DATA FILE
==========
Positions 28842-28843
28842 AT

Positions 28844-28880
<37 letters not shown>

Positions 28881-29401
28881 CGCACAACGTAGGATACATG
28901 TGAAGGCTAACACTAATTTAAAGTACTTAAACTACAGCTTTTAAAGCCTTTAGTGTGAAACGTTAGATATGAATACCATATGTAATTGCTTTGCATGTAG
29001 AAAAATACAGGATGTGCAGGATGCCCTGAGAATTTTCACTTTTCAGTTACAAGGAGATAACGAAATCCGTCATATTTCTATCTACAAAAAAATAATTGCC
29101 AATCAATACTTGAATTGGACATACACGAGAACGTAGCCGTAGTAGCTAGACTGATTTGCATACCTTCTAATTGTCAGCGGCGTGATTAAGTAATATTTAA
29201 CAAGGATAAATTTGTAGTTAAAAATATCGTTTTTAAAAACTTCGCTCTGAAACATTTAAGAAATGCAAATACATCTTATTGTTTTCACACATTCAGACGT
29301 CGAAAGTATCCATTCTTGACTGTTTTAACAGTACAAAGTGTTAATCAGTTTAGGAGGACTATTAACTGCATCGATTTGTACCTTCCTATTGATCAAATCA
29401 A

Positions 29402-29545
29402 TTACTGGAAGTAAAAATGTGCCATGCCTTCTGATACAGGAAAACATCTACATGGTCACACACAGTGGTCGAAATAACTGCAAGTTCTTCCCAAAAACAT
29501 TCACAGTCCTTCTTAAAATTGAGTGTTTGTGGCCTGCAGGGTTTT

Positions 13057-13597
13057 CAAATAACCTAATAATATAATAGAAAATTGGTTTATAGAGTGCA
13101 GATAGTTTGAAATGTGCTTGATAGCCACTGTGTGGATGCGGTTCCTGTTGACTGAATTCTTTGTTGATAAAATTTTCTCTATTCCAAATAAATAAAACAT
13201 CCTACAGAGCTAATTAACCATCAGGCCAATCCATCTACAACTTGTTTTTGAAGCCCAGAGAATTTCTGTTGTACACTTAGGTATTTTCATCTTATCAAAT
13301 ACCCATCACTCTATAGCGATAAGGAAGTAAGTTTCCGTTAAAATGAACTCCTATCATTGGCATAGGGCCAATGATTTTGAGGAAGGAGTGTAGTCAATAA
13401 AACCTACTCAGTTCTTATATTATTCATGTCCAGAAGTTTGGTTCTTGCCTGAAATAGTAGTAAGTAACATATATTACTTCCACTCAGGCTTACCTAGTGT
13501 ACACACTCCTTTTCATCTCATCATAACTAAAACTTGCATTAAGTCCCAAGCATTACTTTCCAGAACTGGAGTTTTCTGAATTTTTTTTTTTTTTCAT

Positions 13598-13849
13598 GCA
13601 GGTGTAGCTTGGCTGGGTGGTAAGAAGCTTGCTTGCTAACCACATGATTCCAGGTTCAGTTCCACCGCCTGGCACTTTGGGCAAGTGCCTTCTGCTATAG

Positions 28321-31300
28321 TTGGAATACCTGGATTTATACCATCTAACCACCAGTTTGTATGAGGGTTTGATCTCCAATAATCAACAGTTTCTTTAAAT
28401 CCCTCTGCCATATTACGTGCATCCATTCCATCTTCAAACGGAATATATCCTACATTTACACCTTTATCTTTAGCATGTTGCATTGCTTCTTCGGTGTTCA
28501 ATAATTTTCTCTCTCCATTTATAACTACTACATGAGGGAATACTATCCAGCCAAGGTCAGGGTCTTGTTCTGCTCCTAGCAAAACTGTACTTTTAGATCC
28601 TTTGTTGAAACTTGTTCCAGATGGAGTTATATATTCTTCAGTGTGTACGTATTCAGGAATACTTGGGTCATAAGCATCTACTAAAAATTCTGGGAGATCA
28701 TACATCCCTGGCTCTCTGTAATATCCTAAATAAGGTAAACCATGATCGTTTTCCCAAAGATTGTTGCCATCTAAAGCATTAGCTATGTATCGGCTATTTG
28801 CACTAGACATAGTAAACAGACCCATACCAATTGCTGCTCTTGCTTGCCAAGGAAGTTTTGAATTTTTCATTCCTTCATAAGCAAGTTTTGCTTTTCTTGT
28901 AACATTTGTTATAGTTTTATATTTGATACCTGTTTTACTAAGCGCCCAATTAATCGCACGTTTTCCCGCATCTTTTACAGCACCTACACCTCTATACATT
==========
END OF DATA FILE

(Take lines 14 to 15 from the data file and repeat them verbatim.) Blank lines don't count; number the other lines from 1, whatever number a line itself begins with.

29402 TTACTGGAAGTAAAAATGTGCCATGCCTTCTGATACAGGAAAACATCTACATGGTCACACACAGTGGTCGAAATAACTGCAAGTTCTTCCCAAAAACAT
29501 TCACAGTCCTTCTTAAAATTGAGTGTTTGTGGCCTGCAGGGTTTT